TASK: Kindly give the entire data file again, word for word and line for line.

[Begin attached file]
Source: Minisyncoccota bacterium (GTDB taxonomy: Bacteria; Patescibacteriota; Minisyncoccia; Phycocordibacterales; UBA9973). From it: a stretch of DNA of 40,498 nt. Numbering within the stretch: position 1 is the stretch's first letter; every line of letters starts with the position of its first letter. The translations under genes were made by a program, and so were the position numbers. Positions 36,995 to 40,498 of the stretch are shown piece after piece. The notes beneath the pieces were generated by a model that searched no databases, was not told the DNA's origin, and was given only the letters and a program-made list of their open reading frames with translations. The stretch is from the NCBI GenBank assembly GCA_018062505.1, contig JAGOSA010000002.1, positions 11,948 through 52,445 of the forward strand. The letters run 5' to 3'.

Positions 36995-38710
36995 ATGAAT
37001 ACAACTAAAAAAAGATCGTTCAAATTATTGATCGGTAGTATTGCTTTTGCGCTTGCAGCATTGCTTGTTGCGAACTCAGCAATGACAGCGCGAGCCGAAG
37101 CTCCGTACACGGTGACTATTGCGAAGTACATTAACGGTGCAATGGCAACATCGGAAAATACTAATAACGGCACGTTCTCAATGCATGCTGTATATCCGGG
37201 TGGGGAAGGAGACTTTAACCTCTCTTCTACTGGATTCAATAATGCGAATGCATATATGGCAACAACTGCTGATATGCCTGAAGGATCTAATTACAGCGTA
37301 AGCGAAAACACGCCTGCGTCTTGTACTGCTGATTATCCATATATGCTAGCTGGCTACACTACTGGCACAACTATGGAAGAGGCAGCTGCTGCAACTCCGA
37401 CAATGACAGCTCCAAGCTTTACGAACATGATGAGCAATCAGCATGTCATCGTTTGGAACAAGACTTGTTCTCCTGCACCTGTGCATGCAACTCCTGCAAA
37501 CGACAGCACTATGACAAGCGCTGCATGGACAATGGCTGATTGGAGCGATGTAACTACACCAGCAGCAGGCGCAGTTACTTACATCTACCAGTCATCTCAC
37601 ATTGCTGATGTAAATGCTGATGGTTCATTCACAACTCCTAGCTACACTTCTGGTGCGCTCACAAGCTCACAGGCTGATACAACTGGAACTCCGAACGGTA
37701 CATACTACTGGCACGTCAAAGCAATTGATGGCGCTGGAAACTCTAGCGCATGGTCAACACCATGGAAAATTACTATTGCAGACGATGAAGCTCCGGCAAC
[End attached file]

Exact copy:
Source: Minisyncoccota bacterium (GTDB taxonomy: Bacteria; Patescibacteriota; Minisyncoccia; Phycocordibacterales; UBA9973). From it: a stretch of DNA of 40,498 nt. Numbering within the stretch: position 1 is the stretch's first letter; every line of letters starts with the position of its first letter. The translations under genes were made by a program, and so were the position numbers. Positions 36,995 to 40,498 of the stretch are shown piece after piece. The notes beneath the pieces were generated by a model that searched no databases, was not told the DNA's origin, and was given only the letters and a program-made list of their open reading frames with translations. The stretch is from the NCBI GenBank assembly GCA_018062505.1, contig JAGOSA010000002.1, positions 11,948 through 52,445 of the forward strand. The letters run 5' to 3'.

Positions 36995-38710
36995 ATGAAT
37001 ACAACTAAAAAAAGATCGTTCAAATTATTGATCGGTAGTATTGCTTTTGCGCTTGCAGCATTGCTTGTTGCGAACTCAGCAATGACAGCGCGAGCCGAAG
37101 CTCCGTACACGGTGACTATTGCGAAGTACATTAACGGTGCAATGGCAACATCGGAAAATACTAATAACGGCACGTTCTCAATGCATGCTGTATATCCGGG
37201 TGGGGAAGGAGACTTTAACCTCTCTTCTACTGGATTCAATAATGCGAATGCATATATGGCAACAACTGCTGATATGCCTGAAGGATCTAATTACAGCGTA
37301 AGCGAAAACACGCCTGCGTCTTGTACTGCTGATTATCCATATATGCTAGCTGGCTACACTACTGGCACAACTATGGAAGAGGCAGCTGCTGCAACTCCGA
37401 CAATGACAGCTCCAAGCTTTACGAACATGATGAGCAATCAGCATGTCATCGTTTGGAACAAGACTTGTTCTCCTGCACCTGTGCATGCAACTCCTGCAAA
37501 CGACAGCACTATGACAAGCGCTGCATGGACAATGGCTGATTGGAGCGATGTAACTACACCAGCAGCAGGCGCAGTTACTTACATCTACCAGTCATCTCAC
37601 ATTGCTGATGTAAATGCTGATGGTTCATTCACAACTCCTAGCTACACTTCTGGTGCGCTCACAAGCTCACAGGCTGATACAACTGGAACTCCGAACGGTA
37701 CATACTACTGGCACGTCAAAGCAATTGATGGCGCTGGAAACTCTAGCGCATGGTCAACACCATGGAAAATTACTATTGCAGACGATGAAGCTCCGGCAAC